A Renaissance Dream

Driven by this passion, Gianfranco has helped create some of Italy’s most ambitious trails. One is the GEA (Grande Escursione Appenninica or Long Apennines Hike), a 375-kilometer (235-mile) path that follows the ridge of the Apennines from Liguria to Umbria. Another is the Via Etrusca del Ferro (the Etruscan Trail), which leads from Pisa on the Tyrrhenian Sea to Comacchio on the Adriatic Sea, connecting ancient Etruscan sites. A third trail is the Bologna–Firenze, which starts from Bologna's central square, crosses the Apennines and arrivies at Piazza della Signoria in Florence. The Bologna-Florence route Gianfranco helped conceive is followed by a small portion of the walk recommended in this Short Escape.

In the late 1990s, Gianfranco wrote the first guidebook in Italian about the Italian section of the Via Francigena, an ancient pilgrim route running from northern Europe to Rome, passing through France, Switzerland and Italy. The Via Francigena was one of the main routes in the Middle Ages, as described in the accounts by Sigeric (990 AD), the archbishop of Canterbury, and Nikulas Bergsson (1157 AD), an Icelandic abbot who reached Jerusalem.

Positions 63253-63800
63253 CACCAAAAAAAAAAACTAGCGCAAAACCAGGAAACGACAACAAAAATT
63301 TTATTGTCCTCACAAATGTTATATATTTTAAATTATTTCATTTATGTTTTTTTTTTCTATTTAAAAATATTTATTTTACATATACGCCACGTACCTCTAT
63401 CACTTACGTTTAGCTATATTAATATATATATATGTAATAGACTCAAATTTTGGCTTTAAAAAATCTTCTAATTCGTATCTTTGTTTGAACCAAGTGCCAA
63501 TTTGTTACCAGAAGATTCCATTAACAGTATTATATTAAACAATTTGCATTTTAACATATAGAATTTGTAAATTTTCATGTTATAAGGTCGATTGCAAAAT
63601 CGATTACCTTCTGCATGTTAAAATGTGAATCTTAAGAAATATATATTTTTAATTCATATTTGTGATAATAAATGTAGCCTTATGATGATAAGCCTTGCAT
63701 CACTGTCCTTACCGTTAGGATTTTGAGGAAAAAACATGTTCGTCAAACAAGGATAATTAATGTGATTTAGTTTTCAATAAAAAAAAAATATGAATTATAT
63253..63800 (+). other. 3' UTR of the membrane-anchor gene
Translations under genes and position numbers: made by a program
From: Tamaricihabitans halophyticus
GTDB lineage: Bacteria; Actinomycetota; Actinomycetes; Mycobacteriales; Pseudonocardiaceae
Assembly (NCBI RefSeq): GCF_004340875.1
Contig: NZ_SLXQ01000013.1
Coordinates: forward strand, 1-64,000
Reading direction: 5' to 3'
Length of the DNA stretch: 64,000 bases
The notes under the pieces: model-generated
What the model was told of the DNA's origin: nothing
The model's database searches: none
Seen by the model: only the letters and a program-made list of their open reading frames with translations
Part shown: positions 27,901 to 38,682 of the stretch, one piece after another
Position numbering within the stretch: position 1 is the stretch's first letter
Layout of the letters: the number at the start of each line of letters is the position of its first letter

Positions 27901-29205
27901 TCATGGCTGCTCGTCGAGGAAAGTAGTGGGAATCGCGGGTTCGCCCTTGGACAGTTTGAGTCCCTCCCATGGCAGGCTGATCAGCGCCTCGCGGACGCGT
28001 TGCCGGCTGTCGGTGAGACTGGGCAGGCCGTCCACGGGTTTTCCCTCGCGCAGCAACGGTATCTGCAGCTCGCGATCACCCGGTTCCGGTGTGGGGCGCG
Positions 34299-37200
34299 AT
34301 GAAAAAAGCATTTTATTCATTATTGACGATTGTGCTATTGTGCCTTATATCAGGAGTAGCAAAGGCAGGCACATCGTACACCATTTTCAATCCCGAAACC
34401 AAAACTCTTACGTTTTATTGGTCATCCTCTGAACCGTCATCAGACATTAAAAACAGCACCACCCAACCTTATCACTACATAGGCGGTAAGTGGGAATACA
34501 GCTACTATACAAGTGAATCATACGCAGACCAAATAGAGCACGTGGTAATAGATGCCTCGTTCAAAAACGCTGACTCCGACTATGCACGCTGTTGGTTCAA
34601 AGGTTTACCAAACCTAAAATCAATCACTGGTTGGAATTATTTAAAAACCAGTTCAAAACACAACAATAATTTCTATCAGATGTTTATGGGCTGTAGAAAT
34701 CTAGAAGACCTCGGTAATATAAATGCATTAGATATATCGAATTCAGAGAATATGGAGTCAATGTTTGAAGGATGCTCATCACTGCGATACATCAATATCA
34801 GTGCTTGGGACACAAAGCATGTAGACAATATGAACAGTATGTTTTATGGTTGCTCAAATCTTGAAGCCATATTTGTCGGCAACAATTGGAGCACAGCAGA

Gianfranco is also a contributor to Camminare, Italy’s leading magazine for walkers, and provides personal guide services for groups. (See the Meetings & Events section.) Raising money from local tourism and economic development offices, he has helped create the routes and organize the trail blazing and other improvements to create a system of trails. They enable day-hikers to put together easy excursions and more hearty hikers to go from town to town. Groups of travelers can book Gianfranco and his colleagues, who speak multiple languages, to lead the excursions.